Whilst the majority of people live in the Greater Sydney area, the majority of deaths and burials occur in regional and rural NSW. This reflects the typically older age profile in these areas. This age profile is set to increase in coming years meaning the demand for these services will also grow. This demand will be compounded by ‘sea-changers’ and ‘tree-changers’ moving into regional and rural areas.

2. Variable cremation rates

The cremation rate in regional and rural NSW is generally the same as the State and Greater Sydney average. However, the rate is highly variable across the regions. The cremation rate is generally much higher in coastal areas of NSW but typically lower in western parts of the State. This reflects the differing facilities available and interment preferences in these communities.

3. Major burial service provider

Local councils in regional and rural NSW have the greatest role in providing burial services to the community.  Whereas in Greater Sydney the majority of these services are provided by Crown Trusts, followed by the private sector.  Across the State the majority of burials are in new graves with limited take up of renewable tenure.

4. Increased cremation competition

With cremations, the private sector dominates both the Greater Sydney and broader NSW markets. However, some local councils in regional and rural NSW still have a role in providing cremation services. This generally depends on the presence of private operators in the area. As private sector service provision continues to grow, this will see some council services facing increasing pressure from private competition.

Why is planning important for cemeteries and crematoria?

The realities of increasing financial pressures on council operations, the growing commercialisation of the industry, and an aging population, provide several reasons why planning for the future of cemeteries is an important focus for local councils. In Greater Sydney, there is also the pressing issue of land availability and cemetery capacity.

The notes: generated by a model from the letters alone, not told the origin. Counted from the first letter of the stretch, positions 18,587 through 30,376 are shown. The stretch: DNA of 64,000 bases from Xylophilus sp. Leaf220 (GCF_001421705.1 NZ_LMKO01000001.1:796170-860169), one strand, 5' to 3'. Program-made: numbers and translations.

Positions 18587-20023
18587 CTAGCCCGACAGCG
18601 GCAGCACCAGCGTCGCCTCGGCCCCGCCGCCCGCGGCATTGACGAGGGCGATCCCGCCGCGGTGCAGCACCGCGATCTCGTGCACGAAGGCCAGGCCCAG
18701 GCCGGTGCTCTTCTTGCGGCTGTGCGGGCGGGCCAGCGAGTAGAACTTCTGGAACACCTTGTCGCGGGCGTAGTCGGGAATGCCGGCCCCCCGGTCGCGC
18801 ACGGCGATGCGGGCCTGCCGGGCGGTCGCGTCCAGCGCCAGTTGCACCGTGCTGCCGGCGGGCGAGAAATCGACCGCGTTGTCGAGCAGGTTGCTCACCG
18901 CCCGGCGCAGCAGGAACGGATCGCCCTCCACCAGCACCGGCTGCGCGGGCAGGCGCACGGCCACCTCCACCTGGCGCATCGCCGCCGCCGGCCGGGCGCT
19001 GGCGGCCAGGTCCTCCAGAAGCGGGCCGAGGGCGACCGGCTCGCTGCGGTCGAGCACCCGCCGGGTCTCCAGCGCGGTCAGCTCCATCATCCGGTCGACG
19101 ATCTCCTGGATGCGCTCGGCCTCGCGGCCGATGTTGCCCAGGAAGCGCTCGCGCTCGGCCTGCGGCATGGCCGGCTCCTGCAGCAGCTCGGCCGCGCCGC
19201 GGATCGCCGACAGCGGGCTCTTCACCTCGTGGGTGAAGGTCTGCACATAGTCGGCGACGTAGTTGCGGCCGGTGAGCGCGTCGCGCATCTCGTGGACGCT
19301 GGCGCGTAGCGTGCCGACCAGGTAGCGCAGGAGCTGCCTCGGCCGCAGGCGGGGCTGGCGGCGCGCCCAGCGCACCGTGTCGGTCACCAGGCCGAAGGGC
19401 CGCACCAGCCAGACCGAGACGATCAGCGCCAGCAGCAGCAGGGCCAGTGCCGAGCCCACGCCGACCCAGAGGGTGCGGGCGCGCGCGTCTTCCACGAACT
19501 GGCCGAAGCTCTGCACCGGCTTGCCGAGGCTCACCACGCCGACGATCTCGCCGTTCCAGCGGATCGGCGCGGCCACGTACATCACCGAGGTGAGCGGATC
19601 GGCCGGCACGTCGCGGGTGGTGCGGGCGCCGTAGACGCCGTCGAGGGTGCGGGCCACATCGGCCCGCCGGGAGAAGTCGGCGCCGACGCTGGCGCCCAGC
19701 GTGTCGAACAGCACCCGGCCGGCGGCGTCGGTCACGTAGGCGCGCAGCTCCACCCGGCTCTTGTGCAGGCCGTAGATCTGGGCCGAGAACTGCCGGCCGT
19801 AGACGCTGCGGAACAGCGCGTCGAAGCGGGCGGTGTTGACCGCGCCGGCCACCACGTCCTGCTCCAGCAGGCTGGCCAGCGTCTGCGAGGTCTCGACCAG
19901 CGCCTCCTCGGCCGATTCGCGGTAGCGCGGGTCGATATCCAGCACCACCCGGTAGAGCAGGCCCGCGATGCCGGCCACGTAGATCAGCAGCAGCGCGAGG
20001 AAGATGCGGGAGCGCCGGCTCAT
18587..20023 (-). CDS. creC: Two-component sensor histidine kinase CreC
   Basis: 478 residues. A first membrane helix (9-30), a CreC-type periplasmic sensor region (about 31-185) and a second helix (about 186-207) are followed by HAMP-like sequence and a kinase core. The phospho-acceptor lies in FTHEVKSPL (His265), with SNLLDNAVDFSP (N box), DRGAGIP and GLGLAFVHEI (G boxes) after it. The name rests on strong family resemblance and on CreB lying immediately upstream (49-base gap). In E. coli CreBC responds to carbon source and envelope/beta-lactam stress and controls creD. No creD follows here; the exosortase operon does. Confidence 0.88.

Initial long-term planning for cemetery provision needs to recognise if there are indeed capacity constraints and when, in broad terms, individual cemeteries may need to close. Where no existing land is available, then there is a need to integrate planning for cemeteries and crematoria into the land use planning framework as early as possible. This includes identifying land suitable for this purpose at a strategic plan making stage and ensuring sufficient land is available for this purpose.

However, planning needs to go beyond land use issues and look at this infrastructure from a strategic perspective.  Local councils need to resolve whether these facilities will operate as a business or as a service to their communities. This requires councils to examine the various factors which impact upon cemetery and crematoria operations and balance those against community expectations. To remain competitive in the market, local councils also need to review their service offerings and look at ways to innovate. In essence, this will require local councils to take a strategic view of cemeteries and crematoria operations.

How we can help you plan

We have undertaken many business and strategic planning projects for a range of local government businesses including cemetery and crematoria operations. These projects have given us a unique insight into regional cemetery and crematoria operations, trends within the broader industry and knowledge of the legislation. Our services can be tailored to projects big and small, from timely advice on strategic directions to detailed analysis on site specific issues such as master planning. We work closely with our clients in the specific circumstances of the project.

For more information about planning for your cemetery or crematoria facilities, please contact Steve or Emma on:

Steve Thompson 

Director – Planning and Strategy

T     0419 700 401

E     steve@localeconsulting.com.au

Emma Broomfield 

Director – Legal, Governance and Mediation

T     0421 180 881

E     emma@localeconsulting.com.au

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Disclaimer: This publication is provided in good faith and is for general information purposes only. This publication does not constitute legal advice or other professonial advice, and must not be relied upon. You should seek legal or other professional advice in relation to matters arising out of the publication having regard to your circumstances and needs. No warranty or representation regarding the reliability, quality or accuracy of any information in this publication is given by Locale Consulting or the authors of the publication.